June 6, 2015
by David Bredan
While the Bell & Ross BR-X1 Carbone Forgé may have a cool, high-tech material spelled in the weirdest way possible in its name, luckily, that does not stop it from being one of the most visually striking Bell & Ross watches that I have seen in a long time. It’s not even just that, as I feel it qualifies as one of the coolest looking square watches as well.
I remember seeing entire streets in Basel during Baselworld 2015 being decorated with advertisements for the new Bell & Ross BR-X1 line – and while I sort of liked what I saw there on the images, I did want to wait and see these hands-on before forming a final opinion. Last week at the Couture Show in Las Vegas, we met with the brand and saw the Bell & Ross BR-X1 Carbone Forgé in the… carbon.
Forged carbon has been around for a few years now in the watchmaking world, and it is known for offering a different aesthetic but comparable lightness and ruggedness as that other kind of carbon fibre, the kind with the checkered pattern resulting from the layered fabrics used in its construction. Forged carbon is manufactured in a different way, as its irregular, unique surface (that you can see just above) is the result of how the countless short, string-like pieces of carbon fibre are “forged” into one solid piece, as they are exposed to extreme pressure and heat inside a mold. Unlike most other materials used for watch cases, forged carbon always means a completely unique and irregular surface – something that tends to work really well on more technical looking pieces, just like the Bell & Ross BR-X1 Carbone Forgé.
Bell & Ross mentions two other materials on the back of the watch. While the text reminds me a bit of a shopping list, you will find ceramic and titanium on there – and although rubber has been unjustly excluded, it also found its way into the carbon-titanium-ceramic case’s construction. The forged carbon body is sealed by a black PVD case back in titanium, while its unique silhouette is made complete by ceramic and rubber additions on the side.
All four corners, as well as the lugs and the rocking pushers are crafted from ceramic, which is an excellent choice if you want to ensure that the sides of the watch – often exposed to bumps – remain scratch-free for – well, forever, basically. However, these parts are often subjected to bumps as one is reaching for something, and the sides, corners, and lugs are frequently bumped into things – and because ceramic tends to shatter upon a harder impact, one will want to be a bit more careful.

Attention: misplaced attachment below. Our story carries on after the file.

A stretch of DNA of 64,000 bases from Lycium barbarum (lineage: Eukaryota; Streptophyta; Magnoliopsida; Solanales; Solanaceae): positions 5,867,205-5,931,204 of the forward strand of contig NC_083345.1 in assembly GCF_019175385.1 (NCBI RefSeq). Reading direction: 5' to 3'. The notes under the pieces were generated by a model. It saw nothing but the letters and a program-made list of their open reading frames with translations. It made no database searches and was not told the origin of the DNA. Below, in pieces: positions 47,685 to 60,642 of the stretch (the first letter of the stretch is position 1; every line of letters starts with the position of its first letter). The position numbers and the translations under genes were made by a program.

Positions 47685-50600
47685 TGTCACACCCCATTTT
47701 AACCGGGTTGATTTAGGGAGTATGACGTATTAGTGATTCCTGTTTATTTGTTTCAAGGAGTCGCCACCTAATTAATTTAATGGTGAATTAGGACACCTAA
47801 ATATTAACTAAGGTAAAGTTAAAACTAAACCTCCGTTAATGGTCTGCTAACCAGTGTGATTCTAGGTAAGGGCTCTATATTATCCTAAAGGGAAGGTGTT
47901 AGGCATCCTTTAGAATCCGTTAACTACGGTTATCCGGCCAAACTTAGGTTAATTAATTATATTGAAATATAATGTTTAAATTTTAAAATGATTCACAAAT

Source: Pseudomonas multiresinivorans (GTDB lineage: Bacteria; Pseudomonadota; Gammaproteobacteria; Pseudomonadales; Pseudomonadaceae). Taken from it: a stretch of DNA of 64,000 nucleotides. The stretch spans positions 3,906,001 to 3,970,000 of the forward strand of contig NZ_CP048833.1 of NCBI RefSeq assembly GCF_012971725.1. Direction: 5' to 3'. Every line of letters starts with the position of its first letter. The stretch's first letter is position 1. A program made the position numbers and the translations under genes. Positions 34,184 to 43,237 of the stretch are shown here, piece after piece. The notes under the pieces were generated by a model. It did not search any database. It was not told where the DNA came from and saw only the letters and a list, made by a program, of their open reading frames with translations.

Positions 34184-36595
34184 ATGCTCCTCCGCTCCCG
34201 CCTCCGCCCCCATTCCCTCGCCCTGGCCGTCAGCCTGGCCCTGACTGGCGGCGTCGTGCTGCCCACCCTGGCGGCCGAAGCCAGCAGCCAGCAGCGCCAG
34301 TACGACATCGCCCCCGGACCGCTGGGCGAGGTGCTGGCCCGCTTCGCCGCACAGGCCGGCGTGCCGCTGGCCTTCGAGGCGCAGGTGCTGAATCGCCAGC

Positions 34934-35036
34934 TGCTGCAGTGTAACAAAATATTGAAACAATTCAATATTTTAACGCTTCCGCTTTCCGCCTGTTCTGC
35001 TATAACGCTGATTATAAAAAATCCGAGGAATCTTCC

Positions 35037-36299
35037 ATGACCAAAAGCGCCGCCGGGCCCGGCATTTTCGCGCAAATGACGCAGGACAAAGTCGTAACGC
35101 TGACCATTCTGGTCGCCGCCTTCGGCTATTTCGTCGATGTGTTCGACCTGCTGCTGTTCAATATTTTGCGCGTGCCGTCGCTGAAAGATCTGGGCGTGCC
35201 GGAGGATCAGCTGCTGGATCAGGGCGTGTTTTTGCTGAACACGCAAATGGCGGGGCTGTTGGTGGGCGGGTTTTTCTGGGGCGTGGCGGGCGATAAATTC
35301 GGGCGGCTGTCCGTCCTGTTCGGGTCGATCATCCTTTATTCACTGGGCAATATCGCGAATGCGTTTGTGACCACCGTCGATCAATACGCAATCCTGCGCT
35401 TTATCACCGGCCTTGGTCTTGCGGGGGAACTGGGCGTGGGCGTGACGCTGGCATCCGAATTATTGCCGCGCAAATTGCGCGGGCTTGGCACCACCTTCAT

What I find to be the most striking visual element of the Bell & Ross BR-X1 Carbone Forgé – beyond the cool and random texture of the forged carbon case and bezel – are the protruding pieces on the four corners of the square shaped case. The 45mm-wide case not only appears to have a larger footprint because of them, but the otherwise quite basic square shape also looks a lot more complex, high-tech and modern. Bell & Ross went the extra mile and made the chronograph function’s ceramic and rubber start-stop and reset buttons in a way that they rock, fixed to the corners of the case. The action and feedback remain solid, and the case, symmetrical – a genuinely clever design solution.
Fitted to the case is a wide and thick rubber strap that, contradicting its shape and the first impression it makes, is remarkably soft and flexible – it’s about time all brands started supplying their watches with rubber straps that feel and wear good even on smaller wrists. The black PVD steel buckle is a great match in terms of color and overall aesthetics, but likely not the best choice in terms of durability – buckles tend to take a lot of abuse, as they get in contact with basically any and all surfaces you lay your hand on, and PVD is known to not handle scratches as well as DLC.
The see-through dial, and especially the skeletonized top plate of the movement underneath it, lend the Bell & Ross BR-X1 Carbone Forgé a highly technical appearance, one that matches the forged carbon case perfectly. Because the indices and hands are both wide and long enough – what a relief – legibility remains good, with the only problematic part being the running seconds at three that, with its thin hand and indices, does blend into the busy dial.
The movement inside is called the BR-CAL.313 – a sight those really eagle-eyed (or just helpless watchnuts) will surely recognize from something we covered a bit over a year ago. This unusual top plate is part of a Dubois Depraz chronograph (and date) module, that has been installed on an ETA base: with its visible gears and date disc, screws, and X-shaped skeletonized bridges, it really does make for a great, and of course busy-looking dial. It also goes to show the remarkable torque of base ETA movements: carrying those massive hands plus a chronograph minute counter that (although made from featherweight aluminum) is of considerable weight is no small feat!
Despite all the high-tech case materials and sophisticated movement inside, I found the Bell & Ross BR-X1 Carbone Forgé to really stand out because of the design’s fantastic proportions, the selection and combination of materials, and the overall impression it makes when seen live. Such complex and modern designs are certainly not for everyone – that is a given – but for those who like contemporary, rugged, and masculine watches, the Bell & Ross BR-X1 Carbone Forgé has a lot to offer. The attention to detail, mixture of forged carbon, titanium, ceramic, and rubber, and the fact that even upon closer inspection, no corners appear to have been cut anywhere, all come at a price, and in this “carbone forgé” instance that is $23,000. Steep, but not unusual for flagship products, something the Bell & Ross BR-X1 Carbone Forgé undoubtedly is. bellross.com